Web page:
It’s hard enough to color your own hair, but when it’s especially fine or coarse, it may need some extra attention if you want the color to turn out picture-perfect.
Our colorists know all the tricks in the business for getting the best hair color application possible no matter what your hair type. Here’s what to know when coloring fine hair and coarse hair:
For fine hair…
- When hair is “fine,” that means it has thinner individual hair shafts, which makes the strands more susceptible to damage and breaking than regular hair. It’s important to pay attention to coloring rules to give it extra protection.
- When you’re coloring fine hair, the hair color can work faster because the hair is thinner and absorbs color faster. Therefore, your hair may need less time to fully absorb the hair color.
- Fine hair is also better at holding onto the color molecules when you dye it, so the hair color shouldn’t fade out fast.
- If you have fine hair, you have a good chance of getting full gray hair coverage, since it absorbs the dye so well.
- Because hair dye works faster on thin hair, the color may come out darker or more extreme if you leave it on for a long time. Just remember not to leave the hair dye on any longer than prescribed in your instructions, or else it could damage your fine hair or end up with an overly rich, extreme color.
- One good way to color fine hair is to divide it up and color small sections at a time. This way you can make sure the color application is even and precise across the hair.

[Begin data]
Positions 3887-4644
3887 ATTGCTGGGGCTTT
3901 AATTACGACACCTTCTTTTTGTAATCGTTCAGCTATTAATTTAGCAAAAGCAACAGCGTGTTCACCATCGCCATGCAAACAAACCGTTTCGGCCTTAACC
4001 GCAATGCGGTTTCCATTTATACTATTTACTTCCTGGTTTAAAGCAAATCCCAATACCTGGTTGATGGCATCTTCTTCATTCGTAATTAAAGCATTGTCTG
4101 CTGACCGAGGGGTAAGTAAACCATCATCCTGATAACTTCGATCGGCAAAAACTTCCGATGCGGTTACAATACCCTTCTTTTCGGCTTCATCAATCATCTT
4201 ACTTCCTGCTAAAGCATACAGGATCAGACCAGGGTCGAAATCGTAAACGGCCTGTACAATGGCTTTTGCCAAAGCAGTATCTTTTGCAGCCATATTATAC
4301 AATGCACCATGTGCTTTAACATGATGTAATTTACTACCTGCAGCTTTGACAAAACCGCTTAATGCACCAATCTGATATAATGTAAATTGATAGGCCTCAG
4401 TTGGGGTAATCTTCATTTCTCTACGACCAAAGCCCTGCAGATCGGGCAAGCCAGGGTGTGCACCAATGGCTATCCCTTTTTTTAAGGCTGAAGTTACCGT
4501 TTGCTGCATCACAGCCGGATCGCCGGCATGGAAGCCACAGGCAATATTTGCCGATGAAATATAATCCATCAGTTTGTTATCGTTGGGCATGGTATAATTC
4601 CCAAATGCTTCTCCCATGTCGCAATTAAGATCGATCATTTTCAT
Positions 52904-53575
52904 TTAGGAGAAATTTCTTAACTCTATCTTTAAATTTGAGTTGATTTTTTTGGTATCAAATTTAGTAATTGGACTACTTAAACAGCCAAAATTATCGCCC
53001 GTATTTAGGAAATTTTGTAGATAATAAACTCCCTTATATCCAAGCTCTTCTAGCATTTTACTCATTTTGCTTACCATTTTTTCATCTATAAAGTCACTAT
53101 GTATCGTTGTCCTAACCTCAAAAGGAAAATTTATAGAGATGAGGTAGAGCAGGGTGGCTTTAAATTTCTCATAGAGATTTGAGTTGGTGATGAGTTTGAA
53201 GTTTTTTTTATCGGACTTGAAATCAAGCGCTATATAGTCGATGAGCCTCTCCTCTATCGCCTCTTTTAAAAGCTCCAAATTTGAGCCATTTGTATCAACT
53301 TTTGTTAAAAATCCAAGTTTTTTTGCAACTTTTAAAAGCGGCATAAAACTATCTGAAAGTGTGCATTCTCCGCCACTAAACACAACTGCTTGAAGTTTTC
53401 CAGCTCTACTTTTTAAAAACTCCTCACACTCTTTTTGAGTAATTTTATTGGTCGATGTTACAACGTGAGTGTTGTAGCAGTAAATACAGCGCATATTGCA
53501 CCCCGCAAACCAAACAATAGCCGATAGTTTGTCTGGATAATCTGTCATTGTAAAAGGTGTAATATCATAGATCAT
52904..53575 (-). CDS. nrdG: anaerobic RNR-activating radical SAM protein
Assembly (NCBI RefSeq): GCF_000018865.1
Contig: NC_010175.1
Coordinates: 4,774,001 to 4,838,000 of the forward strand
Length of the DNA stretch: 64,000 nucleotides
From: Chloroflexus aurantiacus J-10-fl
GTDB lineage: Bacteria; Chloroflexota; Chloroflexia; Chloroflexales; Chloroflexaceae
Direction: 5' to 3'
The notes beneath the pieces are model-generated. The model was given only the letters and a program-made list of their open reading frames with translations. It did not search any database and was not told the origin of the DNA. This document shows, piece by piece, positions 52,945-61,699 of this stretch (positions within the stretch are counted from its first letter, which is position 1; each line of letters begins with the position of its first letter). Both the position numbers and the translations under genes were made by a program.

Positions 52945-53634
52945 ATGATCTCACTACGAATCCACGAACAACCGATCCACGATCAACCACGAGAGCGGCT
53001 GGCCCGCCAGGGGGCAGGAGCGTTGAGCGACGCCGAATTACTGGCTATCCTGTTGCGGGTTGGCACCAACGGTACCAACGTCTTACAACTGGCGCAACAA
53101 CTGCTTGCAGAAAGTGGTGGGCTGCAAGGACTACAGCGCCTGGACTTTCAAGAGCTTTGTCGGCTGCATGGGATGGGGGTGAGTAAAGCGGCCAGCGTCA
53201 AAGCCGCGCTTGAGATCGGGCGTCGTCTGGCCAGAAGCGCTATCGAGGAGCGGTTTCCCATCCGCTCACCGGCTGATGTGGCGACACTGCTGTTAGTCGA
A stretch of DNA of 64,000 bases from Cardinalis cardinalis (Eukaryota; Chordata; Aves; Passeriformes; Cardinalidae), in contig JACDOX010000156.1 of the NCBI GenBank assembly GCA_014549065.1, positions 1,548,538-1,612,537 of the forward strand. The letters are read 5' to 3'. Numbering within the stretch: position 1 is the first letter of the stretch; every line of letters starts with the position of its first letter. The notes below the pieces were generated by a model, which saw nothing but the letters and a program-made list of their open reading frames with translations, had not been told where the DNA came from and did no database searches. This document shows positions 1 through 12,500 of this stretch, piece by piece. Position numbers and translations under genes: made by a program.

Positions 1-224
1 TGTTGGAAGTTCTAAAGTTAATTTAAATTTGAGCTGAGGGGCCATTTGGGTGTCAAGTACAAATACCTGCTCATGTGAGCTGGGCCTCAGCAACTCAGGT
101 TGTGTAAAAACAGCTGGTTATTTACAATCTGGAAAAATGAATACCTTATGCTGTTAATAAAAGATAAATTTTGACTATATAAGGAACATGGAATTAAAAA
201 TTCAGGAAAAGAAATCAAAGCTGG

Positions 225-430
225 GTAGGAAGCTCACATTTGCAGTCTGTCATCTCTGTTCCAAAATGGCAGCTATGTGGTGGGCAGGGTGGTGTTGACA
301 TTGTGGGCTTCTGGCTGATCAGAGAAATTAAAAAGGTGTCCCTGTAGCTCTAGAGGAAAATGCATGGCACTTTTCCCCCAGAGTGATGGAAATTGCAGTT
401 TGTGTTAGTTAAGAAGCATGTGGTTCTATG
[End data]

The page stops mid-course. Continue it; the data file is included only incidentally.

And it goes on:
- Adding hair color can be a great way to make fine hair look and feel fuller, because dye often gives hair more body.
For coarse hair…
- If you have coarse hair or thick hair, it will likely be more resistant to receiving hair color than average hair.
- You may need to use a darker, stronger hair color to make coarse hair absorb it fully.
- Using a dark hair color shade can work well to cover any damage (or just the appearance of it) that’s already on your coarse hair.
- A good hair color pigment (such as eSalon’s!) will work to smooth down the hair cuticle, which can make coarse hair appear shiny and smooth.
- If you have coarse, gray hair, you’ll need to use a stronger hair color, such as a permanent dye, to really cover them. You’ll generally get the best gray coverage with a darker color as well.
- When you’re coloring your coarse hair, apply the dye to the gray areas first so that they get the most time to process the hair color.
- Read your instructions well to make sure you apply the hair color correctly and leave it on for the right length of time. Since coarse hair is more resistant, it may take longer for the color to absorb fully.
Get a free online consultation from eSalon.com to find your best color recommendations and advice for your coloring hair. There’s no obligation, but if you like what you see, our expert colorists will blend an individual hair color just for you (like in a salon), complete with personal instructions designed exactly for your hair type. Then we’ll mail it right to your door for a convenient home application.
First time clients can get a complete custom color kit for only $9.95* (50% off!) with a satisfaction guarantee or your money back.
Click here to learn more and get this special 50% off offer.
*Plus $4.95 s&h